THE LAST EXPRESS / Broderbund / PC

Jordan Mechner is best known for creating the rotoscoped action games Karateka and Prince of Persia, but prior to his retirement from the gaming world he also used this early motion-capture animation technique here to create an adventure game with a first-person perspective and full-body animation. Despite frames being cut here and there to keep things moving along briskly on 1997 computers, it's an impressive technique and almost worth the price of admission by itself.

The game is a cult classic with the emphasis strongly on "cult". Why? Well, part of it is sheer obscurity due to an almost total lack of marketing and some "development hell" when the game came out. But it's also trying to do things that the technology wasn't really quite ready for yet in 1997, and while the effort is admirable and impressive, it's also pretty clunky to actually play and requires a inordinate amount of patience to get through.

The game begins basically in media res, with the Orient Express departing from a Paris train station and a man in a green suit on board looking about nervously. Cut to the train leaving the city, with our dashing young protag jumping on board from the back of a motorcycle. There's absolutely no dialogue or narration to this point, but a quick riffle through his inventory reveals his name is Robert Cath and he was invited to the train by his friend Thomas, who wants his opinion on an "extraordinary discovery". The note also hints that the two have some sort of Sekrit Agent background, and a newspaper clipping further hints that Cath is already embroiled in some Serious Shit, wanted for a murder he didn't commit and looking to avoid even any minor sort of scrutiny. Exploring the train quickly yields the dead body of Thomas in his cabin, violently murdered and with a suspicious empty carrying case that looks like it's for some sort of Faberge egg. So we'll have until the train reaches Constantinople to figure out what Thomas was mixed up in while also avoiding getting arrested or killed.

The player will likely get a very rough introduction to the game, either having the conductor walk in on them while they are investigating Thomas' cabin, or getting busted for unknowingly walking back out into the hall with blood on their suit after moving the body. Fortunately, the game manages to work in the "time rewind" structure that Mechner was so fond of in the Persia games; each city the train stops in acts as a general checkpoint you can go back to at any time, and you can also often rewind or fast-foward by the minute to make up for mistakes. This mechanic is basically the only thing that keeps the game at all playable, however, as without it it would be a completely impossible battle against a breakneck real-time schedule while using controls that are often frustrating and opaque.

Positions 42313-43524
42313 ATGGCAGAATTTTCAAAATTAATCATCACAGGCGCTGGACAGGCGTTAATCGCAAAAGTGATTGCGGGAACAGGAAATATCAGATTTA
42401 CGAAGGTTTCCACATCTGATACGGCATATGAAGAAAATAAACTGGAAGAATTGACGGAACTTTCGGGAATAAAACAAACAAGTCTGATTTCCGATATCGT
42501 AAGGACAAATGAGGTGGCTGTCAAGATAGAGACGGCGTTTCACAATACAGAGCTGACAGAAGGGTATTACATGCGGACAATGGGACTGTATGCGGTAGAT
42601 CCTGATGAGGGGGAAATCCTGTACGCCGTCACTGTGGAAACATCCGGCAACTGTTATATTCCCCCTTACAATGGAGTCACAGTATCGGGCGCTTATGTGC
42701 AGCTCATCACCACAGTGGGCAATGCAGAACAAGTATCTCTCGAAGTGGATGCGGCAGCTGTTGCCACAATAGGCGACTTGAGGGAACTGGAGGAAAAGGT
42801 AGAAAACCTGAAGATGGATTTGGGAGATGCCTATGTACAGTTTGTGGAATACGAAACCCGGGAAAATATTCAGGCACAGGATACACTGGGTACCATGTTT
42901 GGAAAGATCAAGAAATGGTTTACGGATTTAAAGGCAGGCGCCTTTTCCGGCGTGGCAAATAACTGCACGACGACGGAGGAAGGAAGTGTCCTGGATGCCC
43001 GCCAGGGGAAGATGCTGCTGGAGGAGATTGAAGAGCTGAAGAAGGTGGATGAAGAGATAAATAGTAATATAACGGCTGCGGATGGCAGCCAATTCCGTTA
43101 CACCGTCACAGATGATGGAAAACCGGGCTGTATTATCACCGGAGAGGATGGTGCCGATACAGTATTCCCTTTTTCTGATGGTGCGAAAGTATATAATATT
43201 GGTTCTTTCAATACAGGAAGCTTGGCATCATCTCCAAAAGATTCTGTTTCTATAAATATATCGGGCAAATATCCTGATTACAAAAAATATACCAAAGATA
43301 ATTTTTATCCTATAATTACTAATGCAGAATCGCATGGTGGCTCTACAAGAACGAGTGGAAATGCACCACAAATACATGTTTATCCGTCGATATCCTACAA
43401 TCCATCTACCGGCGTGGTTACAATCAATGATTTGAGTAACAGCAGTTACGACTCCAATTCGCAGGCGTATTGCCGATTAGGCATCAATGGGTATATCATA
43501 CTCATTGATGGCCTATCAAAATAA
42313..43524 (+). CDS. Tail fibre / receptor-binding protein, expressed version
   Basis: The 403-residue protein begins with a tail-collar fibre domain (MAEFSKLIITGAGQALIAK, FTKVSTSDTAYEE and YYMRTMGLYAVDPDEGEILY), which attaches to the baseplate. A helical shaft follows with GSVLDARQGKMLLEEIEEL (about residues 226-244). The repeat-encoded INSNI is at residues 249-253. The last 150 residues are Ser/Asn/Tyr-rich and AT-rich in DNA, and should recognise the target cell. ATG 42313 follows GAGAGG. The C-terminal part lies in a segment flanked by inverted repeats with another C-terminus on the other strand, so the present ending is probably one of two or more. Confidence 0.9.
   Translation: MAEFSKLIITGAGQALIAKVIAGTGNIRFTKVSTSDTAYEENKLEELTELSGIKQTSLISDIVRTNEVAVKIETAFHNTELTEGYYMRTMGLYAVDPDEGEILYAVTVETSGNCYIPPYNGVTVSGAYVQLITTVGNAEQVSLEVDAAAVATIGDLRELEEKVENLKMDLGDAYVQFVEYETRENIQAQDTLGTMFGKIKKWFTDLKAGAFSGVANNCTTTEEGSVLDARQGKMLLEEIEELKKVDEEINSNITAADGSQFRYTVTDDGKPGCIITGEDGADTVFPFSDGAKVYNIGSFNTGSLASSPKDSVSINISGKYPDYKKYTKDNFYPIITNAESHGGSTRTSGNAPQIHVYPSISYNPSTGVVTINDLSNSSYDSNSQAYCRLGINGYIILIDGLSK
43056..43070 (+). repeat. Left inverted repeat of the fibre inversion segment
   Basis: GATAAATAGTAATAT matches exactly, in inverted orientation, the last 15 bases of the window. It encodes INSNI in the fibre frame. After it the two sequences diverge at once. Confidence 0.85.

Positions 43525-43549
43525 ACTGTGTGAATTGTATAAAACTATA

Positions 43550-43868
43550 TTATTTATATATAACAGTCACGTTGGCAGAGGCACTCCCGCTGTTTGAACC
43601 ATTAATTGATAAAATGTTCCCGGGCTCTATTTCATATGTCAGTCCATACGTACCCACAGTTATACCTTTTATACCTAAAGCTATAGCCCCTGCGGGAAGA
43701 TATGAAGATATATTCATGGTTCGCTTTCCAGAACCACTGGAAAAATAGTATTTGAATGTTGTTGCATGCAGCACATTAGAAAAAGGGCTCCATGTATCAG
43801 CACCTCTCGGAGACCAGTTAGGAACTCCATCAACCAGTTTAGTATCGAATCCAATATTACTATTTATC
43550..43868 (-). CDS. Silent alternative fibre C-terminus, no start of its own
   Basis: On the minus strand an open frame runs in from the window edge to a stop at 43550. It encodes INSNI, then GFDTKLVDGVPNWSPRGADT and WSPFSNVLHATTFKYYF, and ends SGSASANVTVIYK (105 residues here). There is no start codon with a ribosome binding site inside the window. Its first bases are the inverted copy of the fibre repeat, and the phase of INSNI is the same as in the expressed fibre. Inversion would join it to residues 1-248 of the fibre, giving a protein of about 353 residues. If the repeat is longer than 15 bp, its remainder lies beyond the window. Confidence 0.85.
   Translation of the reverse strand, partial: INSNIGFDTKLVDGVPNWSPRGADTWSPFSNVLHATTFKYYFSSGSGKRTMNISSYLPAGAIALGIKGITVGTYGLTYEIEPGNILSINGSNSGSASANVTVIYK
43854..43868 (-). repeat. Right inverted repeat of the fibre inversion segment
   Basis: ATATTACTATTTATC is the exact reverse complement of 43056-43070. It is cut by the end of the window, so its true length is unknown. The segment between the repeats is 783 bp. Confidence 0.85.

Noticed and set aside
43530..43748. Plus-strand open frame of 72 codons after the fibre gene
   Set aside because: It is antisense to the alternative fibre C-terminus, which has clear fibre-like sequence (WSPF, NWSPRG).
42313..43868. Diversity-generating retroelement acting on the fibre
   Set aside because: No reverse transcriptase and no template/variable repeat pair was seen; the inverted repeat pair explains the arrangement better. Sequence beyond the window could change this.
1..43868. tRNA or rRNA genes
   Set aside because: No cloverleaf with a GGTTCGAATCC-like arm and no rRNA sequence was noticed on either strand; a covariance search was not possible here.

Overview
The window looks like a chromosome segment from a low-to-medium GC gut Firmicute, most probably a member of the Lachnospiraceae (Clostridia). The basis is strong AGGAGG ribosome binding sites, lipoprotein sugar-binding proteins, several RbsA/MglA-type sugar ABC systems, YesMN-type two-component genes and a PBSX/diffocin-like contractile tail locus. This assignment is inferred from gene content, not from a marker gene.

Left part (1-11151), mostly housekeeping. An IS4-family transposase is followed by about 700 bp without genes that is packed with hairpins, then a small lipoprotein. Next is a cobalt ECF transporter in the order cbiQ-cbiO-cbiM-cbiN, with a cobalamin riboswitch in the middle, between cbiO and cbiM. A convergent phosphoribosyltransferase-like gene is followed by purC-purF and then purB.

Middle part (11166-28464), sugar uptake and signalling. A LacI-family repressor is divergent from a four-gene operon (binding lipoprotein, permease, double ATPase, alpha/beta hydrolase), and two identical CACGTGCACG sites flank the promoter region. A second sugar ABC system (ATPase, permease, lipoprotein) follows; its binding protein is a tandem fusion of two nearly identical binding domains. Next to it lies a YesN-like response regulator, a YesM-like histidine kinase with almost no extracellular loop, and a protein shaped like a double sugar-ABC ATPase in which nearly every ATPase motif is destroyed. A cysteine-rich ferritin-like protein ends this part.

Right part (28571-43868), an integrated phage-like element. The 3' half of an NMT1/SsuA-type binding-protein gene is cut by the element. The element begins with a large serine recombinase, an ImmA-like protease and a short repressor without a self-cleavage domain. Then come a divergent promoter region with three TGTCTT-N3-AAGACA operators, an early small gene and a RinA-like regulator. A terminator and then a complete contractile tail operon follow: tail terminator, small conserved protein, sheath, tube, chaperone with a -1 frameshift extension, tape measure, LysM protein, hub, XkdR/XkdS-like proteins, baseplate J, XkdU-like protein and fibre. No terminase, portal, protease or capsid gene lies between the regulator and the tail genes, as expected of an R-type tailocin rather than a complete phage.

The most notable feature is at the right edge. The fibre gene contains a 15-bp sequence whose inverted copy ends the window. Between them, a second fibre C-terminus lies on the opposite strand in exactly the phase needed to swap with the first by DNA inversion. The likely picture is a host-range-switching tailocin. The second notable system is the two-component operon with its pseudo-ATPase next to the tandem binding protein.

The time-rewind ability doesn't completely compensate for the game's shortcomings, however. What's not immediately evident is that the game expects you to rewind and play segments multiple times to get the full story. Key events often take place simultaneously or too far apart to run between, so one play-through of a leg of the journey won't get you all the information you need. A major problem is just a general lack of focus; you often have no idea what the hell you're intended to be doing and have to blunder around like a galoof until you find something interesting at random, but the real-time nature makes it very easy to accidentally miss key things. Precious time is also eaten up making mistaken moves with the sometimes odd context cursors and just wrestling with the game to get it to do what you intend for it to do. All of this leads to a hell of a lot of tedious replaying of the same segments over and over.

The writing is fantastic, as is the immersive World War I-era European setting. But in the end I felt the game was a little too much High Concept and not enough player consideration. As much as I want to live in an alternate reality where interesting, inventive games like this get AAA budgets instead of Dew-Powered Dorito Warrior 15: Call of 13-Year-Old Homophobes Yelling Into Headset Mics, I completely and totally understand why people didn't embrace this particular game. It's just too goddamned clunky and hostile to the player. I would LOVE to see a modernized remake with a better interface and a little less obtuseness (we'd be in potential 5/5 territory if done right), but this original is hard to recommend except to the most curious and patient.

Videos :

* Gameplay Video